Down but by no means out

When we first started the trip back in October last year, we weren’t even sure if we’d make it to Nicaragua. Due to the political situation it was still on the ‘all but essential travel’ list for both the Netherlands and UK. So we added it (cautiously) to our rough planning and opted to keep an eye on the situation and decide closer to the time whether or not to go.  We were both pretty disappointed at the prospect of not being able to go as it was a place Jeroen had talked very fondly of from his visit 19 (!!!) years ago and we were looking forward to (re) exploring it together and seeing how it had changed over two decades.

Good news finally came.  Just before we got to Costa Rica, we were super happy to hear from fellow travelers that the warning had been downgraded and they had just come from traveling there. Granada, Managua, Matagalpa and Leon were now firmly in our plan as we make our way north towards Mexico!  We were excited to experience experience the vibrancy of city life for a while, especially having spent the previous month being a bit overloaded with nature in Costa Rica.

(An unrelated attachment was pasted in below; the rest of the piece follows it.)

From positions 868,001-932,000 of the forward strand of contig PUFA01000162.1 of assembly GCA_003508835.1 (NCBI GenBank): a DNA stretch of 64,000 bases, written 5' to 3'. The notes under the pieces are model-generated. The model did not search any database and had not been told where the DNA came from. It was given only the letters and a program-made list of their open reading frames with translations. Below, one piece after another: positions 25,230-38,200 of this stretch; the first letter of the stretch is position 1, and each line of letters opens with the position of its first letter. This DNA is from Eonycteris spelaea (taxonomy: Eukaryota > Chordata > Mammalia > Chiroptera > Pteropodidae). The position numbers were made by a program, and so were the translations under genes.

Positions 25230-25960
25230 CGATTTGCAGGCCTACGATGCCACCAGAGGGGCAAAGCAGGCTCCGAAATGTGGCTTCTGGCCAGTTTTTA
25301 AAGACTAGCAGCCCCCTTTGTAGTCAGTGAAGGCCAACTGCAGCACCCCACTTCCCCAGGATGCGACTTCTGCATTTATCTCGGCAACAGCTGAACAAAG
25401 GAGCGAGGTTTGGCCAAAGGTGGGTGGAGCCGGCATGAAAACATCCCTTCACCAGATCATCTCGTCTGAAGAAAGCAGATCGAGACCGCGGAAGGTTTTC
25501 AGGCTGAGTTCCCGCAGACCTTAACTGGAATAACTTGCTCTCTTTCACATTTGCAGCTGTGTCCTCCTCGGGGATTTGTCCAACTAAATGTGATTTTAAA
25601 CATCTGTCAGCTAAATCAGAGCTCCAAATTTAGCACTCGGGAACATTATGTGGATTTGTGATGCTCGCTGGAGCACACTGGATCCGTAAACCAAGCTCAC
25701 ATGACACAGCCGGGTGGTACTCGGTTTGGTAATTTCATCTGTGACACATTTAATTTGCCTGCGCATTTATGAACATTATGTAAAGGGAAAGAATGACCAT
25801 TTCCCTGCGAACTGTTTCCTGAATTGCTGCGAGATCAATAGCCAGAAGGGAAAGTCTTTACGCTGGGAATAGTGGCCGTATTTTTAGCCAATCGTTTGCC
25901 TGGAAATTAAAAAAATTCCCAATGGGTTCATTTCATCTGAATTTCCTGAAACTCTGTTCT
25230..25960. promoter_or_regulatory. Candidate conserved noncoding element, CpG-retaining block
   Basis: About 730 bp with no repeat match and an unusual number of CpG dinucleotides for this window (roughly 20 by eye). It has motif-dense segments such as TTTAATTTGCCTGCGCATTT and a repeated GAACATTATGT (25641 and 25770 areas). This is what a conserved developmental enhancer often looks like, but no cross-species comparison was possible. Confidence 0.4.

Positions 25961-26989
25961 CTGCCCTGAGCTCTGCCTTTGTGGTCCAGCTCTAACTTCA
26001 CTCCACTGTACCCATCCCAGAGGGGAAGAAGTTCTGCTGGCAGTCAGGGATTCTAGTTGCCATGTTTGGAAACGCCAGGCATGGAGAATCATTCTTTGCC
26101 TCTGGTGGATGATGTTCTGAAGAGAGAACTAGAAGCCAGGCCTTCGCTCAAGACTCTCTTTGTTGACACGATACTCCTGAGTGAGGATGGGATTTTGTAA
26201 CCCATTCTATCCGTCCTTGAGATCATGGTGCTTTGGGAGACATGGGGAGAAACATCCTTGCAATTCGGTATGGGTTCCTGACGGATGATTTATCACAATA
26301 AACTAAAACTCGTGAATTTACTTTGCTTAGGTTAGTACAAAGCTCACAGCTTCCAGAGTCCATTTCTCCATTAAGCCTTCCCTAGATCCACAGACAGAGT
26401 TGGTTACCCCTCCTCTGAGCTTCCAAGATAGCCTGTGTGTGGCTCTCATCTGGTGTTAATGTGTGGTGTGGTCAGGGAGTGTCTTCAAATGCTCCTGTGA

So, how was it? In the end we didn’t quite get what we expected.

Sure, Granada and Leon gave us some beautiful colonial-style architecture, Nicaraguan history and stunning volcano views, much like Jeroen had remembered (albeit a bit more strewn with pollution than before).

Colonial architecture (Click picture to enlarge)

We loved exploring the coffee farms of Matagalpa, as well as sampling much of the merchandise. In fact we loved seeing the entire farming industry as we drove through the Nicaraguan countryside. And as for Managua, it gave us a a bit of an insight into Nicaraguan city life today; in particular the nightlife, which was cool to experience (even with local drag shows, which we weren’t really expecting from there).

Landscapes & Coffee farm (Click picture to enlarge)

But overall Nicaragua ended up not quite being the vibrant country we’d hoped to find. If anything it felt kind of subdued and sombre. Hostels, bars and restaurants were for the most part fairly empty, guided activities were few and far between (often not even running) and the streets often had little going on in them (especially at night). For Jeroen it almost felt as though nothing had progressed since 20 years ago (perhaps even regressed).